He did not mention strategic ideas regarding addressing crime on a broader level, such as addressing the outgoing government's Operation Safe Track, which developed broad strategies to incarcerate members of crime gangs that included a variety of levels of operation, including intelligence, undercover operations, going after the gangs' sources of money, etc.
Perhaps more importantly, Ben-Gvir also did not speak about building trust in the police, especially amongst populations that suffer from over or under policing such as the Ethiopian and Arab-Israeli communities via outreach, education or volunteering – actions that can be considered "soft" police work, but is important and complements the "hard" policing.
Ben Gvir also did not address his authorities over the other agencies that will be under his control, including the Fire and Rescue Service and the Israel Prisons Service.
Checks and balances
The name of the game during the debates was checks and balances – between the minister and the commissioner; between policy and operations; between strategy and tactics, and more.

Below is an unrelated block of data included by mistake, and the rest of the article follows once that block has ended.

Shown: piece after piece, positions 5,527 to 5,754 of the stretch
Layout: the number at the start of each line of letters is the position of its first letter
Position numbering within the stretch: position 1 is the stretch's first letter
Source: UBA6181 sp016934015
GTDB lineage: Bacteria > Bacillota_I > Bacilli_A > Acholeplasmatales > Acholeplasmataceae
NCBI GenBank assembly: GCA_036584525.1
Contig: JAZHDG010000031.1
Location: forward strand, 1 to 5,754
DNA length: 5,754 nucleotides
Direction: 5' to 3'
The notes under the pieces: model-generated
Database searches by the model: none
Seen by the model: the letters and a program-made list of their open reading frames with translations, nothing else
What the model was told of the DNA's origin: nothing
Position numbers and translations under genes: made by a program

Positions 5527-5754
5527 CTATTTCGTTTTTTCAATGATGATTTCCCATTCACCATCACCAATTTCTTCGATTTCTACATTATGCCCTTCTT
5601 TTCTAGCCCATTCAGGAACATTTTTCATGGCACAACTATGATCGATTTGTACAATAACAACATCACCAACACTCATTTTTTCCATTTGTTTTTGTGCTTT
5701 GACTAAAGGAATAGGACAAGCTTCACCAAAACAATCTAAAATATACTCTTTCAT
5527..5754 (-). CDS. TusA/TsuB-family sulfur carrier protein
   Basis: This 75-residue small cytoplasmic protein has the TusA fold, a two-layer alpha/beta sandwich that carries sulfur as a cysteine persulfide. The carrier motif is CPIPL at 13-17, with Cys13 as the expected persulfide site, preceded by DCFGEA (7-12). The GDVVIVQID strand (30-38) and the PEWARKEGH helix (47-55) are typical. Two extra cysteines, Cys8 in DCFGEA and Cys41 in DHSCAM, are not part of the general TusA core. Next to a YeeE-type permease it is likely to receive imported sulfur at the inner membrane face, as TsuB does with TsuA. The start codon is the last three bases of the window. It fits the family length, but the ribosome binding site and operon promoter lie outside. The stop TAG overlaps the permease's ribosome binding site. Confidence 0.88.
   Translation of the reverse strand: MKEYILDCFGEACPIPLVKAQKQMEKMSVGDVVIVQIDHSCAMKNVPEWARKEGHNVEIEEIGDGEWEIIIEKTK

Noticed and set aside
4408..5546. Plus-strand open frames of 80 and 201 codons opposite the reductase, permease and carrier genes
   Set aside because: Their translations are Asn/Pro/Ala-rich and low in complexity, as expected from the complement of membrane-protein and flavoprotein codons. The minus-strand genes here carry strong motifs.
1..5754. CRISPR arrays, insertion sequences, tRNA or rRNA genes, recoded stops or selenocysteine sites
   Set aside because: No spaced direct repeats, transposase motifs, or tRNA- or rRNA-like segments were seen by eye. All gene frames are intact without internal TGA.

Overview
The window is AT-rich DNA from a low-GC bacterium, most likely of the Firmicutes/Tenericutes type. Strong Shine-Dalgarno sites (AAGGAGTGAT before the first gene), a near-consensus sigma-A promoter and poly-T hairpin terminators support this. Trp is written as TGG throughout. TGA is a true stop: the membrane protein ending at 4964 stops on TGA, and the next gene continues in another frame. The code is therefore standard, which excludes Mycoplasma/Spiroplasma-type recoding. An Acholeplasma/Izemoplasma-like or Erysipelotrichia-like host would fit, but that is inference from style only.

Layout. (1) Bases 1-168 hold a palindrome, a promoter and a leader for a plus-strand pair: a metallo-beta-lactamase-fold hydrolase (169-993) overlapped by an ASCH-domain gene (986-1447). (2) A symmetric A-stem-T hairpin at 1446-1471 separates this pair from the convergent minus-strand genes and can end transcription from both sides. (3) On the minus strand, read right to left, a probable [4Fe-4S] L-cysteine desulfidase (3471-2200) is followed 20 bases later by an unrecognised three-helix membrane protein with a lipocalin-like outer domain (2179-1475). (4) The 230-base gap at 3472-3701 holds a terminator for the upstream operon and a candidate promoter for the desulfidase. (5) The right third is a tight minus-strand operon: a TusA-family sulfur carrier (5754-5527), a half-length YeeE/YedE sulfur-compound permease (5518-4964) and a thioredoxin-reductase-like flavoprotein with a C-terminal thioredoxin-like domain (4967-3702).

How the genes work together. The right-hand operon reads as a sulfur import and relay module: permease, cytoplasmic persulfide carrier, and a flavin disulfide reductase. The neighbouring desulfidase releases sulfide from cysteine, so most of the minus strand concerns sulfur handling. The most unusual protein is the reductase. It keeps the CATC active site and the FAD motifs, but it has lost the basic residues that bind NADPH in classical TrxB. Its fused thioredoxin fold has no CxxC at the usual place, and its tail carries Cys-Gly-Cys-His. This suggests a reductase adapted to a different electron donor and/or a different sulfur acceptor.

Ben-Gvir's comments reflected a balance that many viewed as being too skewed in favor of the minister.
Indeed, Ben-Gvir at a number of points during the debates expressed amazement over the idea that the police could be independent. If it acts only according to the law, then the body responsible for interpreting the law – in this case the Attorney General – is in fact the commander of the police, Ben-Gvir claimed.
His premise, which he repeated many times, was that if the police was left to its own vices it would turn the country into a police state – but did not mention that the opposite scenario, in which the police acted directly at the minister's orders, could be considered a police state as well.
Tensions on the Temple Mount
A setting where this balance could have disastrous consequences is the Temple Mount.
The text accompanying the law proposal mentions a number of Israeli commissions of inquiry that dealt with the balance of power between the police commissioner and the minister – these included the Or Commission of Inquiry, which investigated the October 2000 riots on the Temple Mount, and the Zamir Commission of Inquiry, which investigated the October 1990 riots on the Temple Mount.